-We are selecting the specific concepts that will be disected and your feedback would be most useful; what are the concepts that you think are in need of clarifications?

We are open to fresh ideas and new speakers, so if you think you can astonish the competition community with a brilliant speech on any particular concept, please send us a one pager with your ideas. Depending on what we get, we might invite those with the best ideas to deliver a brief Ted-like talk (note that candidates will be selected “on the merits”; i.e. on the basis of wholly subjective and undisclosed criteria);

-Our non-business model consists in making the conference accesible to everyone by offering the service for free. If you want to be one of the sponsors that makes this possible, please shoot us a line;

-It will be, by far, the best Chilling Competition conference to date;

-Yes, yes, there will be drinks afterwards 

More info on the programme, registration, etc. will follow in September…

Written by Alfonso Lamadrid

16 July 2018 at 11:29 am

Posted in Uncategorized

Conferences (including the theme of the 2nd Chillin’Competition conference)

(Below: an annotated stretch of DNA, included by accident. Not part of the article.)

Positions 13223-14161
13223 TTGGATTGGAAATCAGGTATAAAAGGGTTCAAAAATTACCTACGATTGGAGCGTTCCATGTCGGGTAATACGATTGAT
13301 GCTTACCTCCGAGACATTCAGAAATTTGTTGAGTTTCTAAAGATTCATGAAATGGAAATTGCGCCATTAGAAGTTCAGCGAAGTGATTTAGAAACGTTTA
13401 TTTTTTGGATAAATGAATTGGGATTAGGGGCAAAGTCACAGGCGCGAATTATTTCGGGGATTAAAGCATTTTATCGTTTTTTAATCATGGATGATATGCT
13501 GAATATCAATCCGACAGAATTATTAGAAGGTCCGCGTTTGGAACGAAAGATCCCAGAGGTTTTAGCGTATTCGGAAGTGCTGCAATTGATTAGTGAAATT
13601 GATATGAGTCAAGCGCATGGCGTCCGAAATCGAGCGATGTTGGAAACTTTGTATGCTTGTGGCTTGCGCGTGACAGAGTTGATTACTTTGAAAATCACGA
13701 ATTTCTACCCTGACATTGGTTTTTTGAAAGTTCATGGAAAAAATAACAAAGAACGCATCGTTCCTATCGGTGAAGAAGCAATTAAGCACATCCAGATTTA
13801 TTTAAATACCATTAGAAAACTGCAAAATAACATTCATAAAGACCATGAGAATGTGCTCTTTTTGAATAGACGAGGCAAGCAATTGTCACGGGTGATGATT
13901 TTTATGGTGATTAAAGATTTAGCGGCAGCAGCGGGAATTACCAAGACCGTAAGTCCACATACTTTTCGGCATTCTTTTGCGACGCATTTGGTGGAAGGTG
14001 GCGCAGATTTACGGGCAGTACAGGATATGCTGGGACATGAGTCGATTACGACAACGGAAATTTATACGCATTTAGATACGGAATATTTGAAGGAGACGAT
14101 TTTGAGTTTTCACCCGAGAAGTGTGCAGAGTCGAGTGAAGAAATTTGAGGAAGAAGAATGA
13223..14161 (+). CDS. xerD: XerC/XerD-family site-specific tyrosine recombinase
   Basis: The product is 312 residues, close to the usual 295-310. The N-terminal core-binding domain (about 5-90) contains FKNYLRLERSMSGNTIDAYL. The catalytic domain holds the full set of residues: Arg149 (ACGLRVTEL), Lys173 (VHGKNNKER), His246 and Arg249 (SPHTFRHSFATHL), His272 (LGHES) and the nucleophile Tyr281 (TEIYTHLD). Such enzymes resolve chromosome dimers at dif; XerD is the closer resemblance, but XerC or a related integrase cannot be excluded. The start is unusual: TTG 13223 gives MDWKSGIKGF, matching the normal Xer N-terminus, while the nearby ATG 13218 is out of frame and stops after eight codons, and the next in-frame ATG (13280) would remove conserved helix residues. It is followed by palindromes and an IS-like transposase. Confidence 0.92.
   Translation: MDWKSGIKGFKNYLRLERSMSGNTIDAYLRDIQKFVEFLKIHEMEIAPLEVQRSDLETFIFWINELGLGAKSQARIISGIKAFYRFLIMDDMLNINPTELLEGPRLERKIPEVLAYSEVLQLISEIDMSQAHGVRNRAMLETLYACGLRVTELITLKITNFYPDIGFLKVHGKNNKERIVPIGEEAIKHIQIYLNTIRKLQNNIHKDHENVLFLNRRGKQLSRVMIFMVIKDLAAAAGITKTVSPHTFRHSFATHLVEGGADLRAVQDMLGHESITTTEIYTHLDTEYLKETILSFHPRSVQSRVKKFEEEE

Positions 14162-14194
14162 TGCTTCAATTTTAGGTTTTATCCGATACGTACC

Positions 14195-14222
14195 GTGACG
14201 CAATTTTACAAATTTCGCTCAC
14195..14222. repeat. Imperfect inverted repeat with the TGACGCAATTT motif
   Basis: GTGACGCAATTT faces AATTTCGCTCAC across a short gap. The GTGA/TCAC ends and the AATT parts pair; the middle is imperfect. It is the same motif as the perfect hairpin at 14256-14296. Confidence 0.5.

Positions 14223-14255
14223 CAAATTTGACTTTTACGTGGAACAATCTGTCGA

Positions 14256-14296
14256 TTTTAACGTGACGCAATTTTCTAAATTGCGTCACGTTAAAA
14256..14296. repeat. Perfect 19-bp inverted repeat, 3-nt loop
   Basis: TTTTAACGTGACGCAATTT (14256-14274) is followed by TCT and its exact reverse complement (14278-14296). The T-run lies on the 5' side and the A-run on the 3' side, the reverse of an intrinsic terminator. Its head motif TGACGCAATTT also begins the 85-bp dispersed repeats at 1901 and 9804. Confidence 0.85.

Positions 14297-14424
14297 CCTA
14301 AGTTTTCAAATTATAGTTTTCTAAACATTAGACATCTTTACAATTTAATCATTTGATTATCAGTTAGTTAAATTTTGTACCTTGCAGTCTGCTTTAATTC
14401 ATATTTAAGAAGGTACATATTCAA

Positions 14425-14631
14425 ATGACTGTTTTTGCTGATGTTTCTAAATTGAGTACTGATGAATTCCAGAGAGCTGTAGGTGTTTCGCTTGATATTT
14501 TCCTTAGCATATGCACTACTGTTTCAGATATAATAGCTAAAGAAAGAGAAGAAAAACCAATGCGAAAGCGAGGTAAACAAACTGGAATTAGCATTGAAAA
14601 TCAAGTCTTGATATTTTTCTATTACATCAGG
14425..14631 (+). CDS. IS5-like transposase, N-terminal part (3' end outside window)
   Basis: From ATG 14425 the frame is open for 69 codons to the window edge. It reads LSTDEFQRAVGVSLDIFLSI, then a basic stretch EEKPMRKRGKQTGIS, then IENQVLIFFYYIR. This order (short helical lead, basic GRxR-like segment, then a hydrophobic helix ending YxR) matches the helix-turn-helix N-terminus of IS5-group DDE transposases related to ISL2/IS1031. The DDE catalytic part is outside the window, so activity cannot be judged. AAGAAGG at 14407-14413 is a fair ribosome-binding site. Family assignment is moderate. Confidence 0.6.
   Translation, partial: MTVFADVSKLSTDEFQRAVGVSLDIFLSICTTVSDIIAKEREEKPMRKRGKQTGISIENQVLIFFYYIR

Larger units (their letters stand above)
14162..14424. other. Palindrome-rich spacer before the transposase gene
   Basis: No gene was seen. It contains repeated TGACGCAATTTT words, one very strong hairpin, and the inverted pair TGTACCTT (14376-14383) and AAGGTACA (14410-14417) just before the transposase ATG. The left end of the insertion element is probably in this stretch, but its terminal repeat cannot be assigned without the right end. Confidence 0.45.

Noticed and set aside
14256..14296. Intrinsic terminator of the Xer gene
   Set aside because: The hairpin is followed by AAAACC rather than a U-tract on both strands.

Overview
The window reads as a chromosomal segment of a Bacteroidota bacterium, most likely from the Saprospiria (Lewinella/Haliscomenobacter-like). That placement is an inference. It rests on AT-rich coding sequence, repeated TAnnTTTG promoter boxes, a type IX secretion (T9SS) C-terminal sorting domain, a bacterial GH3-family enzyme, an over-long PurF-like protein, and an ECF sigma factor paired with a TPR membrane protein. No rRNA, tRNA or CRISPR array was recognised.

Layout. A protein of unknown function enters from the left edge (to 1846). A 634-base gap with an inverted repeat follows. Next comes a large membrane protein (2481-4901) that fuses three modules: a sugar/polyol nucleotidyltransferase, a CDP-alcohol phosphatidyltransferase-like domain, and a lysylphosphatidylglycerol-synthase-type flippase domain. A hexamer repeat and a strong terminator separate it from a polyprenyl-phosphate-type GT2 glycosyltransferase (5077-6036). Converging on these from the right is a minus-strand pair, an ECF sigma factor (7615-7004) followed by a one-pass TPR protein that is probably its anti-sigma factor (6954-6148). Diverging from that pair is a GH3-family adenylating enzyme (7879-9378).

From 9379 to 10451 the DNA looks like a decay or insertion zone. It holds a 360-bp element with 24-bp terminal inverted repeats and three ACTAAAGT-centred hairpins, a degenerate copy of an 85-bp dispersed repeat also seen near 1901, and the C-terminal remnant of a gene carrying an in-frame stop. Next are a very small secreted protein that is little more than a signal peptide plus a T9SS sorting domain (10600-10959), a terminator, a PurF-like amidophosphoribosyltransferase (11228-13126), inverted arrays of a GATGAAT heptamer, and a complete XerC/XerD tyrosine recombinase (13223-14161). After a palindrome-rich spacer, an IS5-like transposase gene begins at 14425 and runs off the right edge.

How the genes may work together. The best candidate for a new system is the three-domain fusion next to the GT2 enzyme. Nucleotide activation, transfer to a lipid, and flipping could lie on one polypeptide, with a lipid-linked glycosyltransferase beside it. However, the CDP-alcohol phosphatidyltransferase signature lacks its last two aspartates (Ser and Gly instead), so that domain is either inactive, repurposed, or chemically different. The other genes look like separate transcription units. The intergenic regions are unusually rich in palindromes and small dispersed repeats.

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canseco-press-conference

We have already decided on the topic of the next Chillin’Competition conference. The common thread will be “Neutrality Everywhere“. The dates are yet to be determined (not likely to happen until after the summer). If any of you have original ideas (for a panel, for a paper you would like to present, for sponsors or even for a venue), please send them our way!

And speaking of conferences:

On 27 May the Brussels School of Competition will host a morning briefing on the very timely topic of mobile network consolidation. For more, see here.

On 2 June there wil be a couple of most interesting events in Brussels. First, Global Competition Review, Baker Botts and Shearman&Sterling will be holding the GCR Live 4th Annual IP and Antitrust event, and have managed to come up with a great program. That same day, a bit later, the Academy of European Law (ERA) will host a seminar under the title: What’s New in Art 102 TFEU? Latest Issues on Price and Non-price Related Conduct: for more info, see here.